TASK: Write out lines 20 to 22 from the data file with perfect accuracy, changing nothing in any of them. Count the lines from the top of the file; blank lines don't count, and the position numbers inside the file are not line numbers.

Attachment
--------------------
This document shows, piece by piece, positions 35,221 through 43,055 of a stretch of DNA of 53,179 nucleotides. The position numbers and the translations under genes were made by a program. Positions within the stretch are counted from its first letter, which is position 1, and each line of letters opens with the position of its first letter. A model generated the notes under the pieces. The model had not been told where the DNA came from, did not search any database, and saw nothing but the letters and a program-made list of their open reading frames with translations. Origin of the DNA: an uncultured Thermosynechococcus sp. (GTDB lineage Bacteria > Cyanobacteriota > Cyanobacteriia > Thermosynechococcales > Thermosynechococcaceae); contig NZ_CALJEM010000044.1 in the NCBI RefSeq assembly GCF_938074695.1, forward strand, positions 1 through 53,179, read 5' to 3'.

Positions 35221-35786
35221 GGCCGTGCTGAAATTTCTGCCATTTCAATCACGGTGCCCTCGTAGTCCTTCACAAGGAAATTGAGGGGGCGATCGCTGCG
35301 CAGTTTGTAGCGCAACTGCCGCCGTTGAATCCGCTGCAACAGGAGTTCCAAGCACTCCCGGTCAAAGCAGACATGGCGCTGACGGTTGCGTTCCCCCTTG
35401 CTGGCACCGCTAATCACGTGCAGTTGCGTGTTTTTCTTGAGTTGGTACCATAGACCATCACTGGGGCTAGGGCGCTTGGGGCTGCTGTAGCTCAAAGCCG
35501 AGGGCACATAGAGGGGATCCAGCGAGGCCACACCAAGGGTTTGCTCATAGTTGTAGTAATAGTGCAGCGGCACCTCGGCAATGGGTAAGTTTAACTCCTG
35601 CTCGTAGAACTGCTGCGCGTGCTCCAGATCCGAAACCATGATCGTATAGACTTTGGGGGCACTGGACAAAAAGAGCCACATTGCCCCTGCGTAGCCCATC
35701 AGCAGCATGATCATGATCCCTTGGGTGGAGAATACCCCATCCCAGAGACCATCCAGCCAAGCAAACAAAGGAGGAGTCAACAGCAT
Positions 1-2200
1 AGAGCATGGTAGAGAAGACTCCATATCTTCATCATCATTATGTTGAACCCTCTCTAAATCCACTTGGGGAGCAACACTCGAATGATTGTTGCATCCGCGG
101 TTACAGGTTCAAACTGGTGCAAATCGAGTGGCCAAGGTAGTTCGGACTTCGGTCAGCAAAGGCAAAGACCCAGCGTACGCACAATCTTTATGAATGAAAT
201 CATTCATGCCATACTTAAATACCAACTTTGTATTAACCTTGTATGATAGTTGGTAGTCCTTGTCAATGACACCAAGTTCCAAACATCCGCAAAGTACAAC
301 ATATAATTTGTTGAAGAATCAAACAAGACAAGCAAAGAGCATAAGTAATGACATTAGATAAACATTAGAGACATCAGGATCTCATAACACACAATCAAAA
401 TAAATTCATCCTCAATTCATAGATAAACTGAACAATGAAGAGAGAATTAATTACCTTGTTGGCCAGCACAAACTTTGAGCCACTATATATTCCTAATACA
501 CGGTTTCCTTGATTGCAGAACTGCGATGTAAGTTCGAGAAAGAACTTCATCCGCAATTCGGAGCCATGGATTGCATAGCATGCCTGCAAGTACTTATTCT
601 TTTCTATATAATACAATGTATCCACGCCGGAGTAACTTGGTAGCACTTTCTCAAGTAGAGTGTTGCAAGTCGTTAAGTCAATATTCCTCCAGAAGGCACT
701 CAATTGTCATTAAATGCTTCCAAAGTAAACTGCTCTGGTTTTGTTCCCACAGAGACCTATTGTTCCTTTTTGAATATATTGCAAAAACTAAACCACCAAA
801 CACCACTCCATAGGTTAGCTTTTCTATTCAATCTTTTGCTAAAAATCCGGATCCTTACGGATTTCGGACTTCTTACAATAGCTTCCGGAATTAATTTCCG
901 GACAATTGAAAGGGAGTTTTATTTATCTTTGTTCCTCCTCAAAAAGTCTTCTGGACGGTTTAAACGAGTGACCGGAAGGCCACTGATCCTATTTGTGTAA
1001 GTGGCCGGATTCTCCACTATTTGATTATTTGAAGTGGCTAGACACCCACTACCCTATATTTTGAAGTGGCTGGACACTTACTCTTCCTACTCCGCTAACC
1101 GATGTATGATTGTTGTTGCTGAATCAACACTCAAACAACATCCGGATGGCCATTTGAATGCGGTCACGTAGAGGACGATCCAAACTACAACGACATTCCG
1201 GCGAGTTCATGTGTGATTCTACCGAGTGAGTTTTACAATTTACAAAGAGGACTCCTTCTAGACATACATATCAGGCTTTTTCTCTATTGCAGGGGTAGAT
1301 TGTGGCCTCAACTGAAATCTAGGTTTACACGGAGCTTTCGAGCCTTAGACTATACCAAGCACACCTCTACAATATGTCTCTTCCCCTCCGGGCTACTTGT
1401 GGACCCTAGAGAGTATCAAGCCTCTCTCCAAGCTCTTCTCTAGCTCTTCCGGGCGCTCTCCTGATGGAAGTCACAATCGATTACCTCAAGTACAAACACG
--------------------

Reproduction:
1001 GTGGCCGGATTCTCCACTATTTGATTATTTGAAGTGGCTAGACACCCACTACCCTATATTTTGAAGTGGCTGGACACTTACTCTTCCTACTCCGCTAACC
1101 GATGTATGATTGTTGTTGCTGAATCAACACTCAAACAACATCCGGATGGCCATTTGAATGCGGTCACGTAGAGGACGATCCAAACTACAACGACATTCCG
1201 GCGAGTTCATGTGTGATTCTACCGAGTGAGTTTTACAATTTACAAAGAGGACTCCTTCTAGACATACATATCAGGCTTTTTCTCTATTGCAGGGGTAGAT